At least if there is a massive drop, I'll save a lot more than the CMHC fees would be.
You need you ask yourself why the banks want the borrower to put so much down. Why could the bank not want to be holding onto loans where they own 80% of the equity in Vancouver? Because they know in a few years time the loan will be 100+% of the property value when they will have to foreclose on it.
Deal Guru
Jan 27, 2006
10516 posts
4155 upvotes
Vancouver, BC
Sparky9087 wrote:
Mar 19th, 2019 12:51 pm
You need you ask yourself why the banks want the borrower to put so much down. Why could the bank not want to be holding onto loans where they own 80% of the equity in Vancouver? Because they know in a few years time the loan will be 100+% of the property value when they will have to foreclose on it.
Yep.... basically, without insurance, they don't want to be holding the bag. I've said it earlier in this thread that banks aren't stupid.

However, I see it as a good thing right now as the banks are predicting further downside risk in the market and are hedging their bets accordingly. So, that should be good for anyone looking for a home in the foreseeable future as the downward pressure continues. Also, it's a vote of confidence for the banks against the short sellers for those who are long on bank stocks.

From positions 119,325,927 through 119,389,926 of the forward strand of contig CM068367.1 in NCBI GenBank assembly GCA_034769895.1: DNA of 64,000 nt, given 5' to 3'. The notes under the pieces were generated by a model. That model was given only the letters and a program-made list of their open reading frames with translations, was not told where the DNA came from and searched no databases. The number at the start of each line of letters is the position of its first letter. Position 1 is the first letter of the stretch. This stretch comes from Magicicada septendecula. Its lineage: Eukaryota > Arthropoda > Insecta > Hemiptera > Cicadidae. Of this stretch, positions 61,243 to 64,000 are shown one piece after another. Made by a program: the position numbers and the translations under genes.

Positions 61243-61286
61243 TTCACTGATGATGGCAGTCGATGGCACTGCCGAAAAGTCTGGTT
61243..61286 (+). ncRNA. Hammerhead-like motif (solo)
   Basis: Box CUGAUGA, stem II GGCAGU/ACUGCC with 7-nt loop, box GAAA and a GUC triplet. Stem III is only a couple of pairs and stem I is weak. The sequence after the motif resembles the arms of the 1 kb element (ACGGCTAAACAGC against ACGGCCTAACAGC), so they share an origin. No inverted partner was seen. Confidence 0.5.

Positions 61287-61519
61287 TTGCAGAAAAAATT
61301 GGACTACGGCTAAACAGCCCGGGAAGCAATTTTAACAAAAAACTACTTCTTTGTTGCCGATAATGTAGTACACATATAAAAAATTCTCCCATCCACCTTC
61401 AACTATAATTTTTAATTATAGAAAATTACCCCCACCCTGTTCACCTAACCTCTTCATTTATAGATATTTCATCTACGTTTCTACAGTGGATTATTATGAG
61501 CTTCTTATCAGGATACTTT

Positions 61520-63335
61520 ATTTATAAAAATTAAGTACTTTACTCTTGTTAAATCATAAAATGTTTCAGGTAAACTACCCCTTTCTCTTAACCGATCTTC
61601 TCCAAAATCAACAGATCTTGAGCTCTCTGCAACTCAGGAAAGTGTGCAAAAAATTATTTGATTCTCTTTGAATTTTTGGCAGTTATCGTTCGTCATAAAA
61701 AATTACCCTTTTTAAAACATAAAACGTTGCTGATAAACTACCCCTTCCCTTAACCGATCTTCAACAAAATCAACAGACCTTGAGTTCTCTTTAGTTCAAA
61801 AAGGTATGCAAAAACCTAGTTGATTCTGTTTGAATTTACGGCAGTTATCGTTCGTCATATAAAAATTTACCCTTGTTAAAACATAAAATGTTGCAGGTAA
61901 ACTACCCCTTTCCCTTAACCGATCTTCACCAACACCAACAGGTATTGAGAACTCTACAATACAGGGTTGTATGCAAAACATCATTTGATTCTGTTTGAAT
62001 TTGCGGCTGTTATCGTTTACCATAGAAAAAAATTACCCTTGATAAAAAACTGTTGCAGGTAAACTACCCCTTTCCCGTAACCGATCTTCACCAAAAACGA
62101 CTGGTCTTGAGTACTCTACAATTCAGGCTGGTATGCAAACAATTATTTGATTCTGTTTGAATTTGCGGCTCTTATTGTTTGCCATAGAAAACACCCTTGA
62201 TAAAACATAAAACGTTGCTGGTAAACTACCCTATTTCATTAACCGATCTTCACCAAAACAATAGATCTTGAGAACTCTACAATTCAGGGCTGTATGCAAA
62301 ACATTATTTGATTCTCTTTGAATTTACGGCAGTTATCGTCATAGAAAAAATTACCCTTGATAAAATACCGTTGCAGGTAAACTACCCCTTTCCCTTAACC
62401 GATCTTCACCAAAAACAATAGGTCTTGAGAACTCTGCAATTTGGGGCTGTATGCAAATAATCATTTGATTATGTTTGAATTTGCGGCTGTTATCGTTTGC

Deal Guru
Jan 27, 2006
10516 posts
4155 upvotes
Vancouver, BC
Jeremyl007 wrote:
Mar 19th, 2019 12:31 pm
What's the damage in Vancouver since the peak? Anyone has analysis on that? is it like 20% down like Toronto is for detached... Toronto condos don't seem to be impacted yet but Van ones are down like detached.
Depends on who's figures and what they use...

If you go by the average selling price, in Vancouver proper, it has gone from a little over $3 million for a detached house to a bit over $2 million right now and according to the recent near term numbers, the decline is accelerating. The question coming up in the Spring is what will happen to the market when the traditional selling season starts up in the next few weeks -> will sellers rush into the market hoping to get out of Dodge before sundown OR will they try to wait it out for another year? Also, are the buyers listening to the real estate industry and panicking to get into the market OR are they content to wait out the sellers as they sell the damn breaking?
Deal Addict
Jan 23, 2016
1032 posts
251 upvotes
Kitchener, ON
craftsman wrote:
Mar 19th, 2019 1:33 pm
Depends on who's figures and what they use...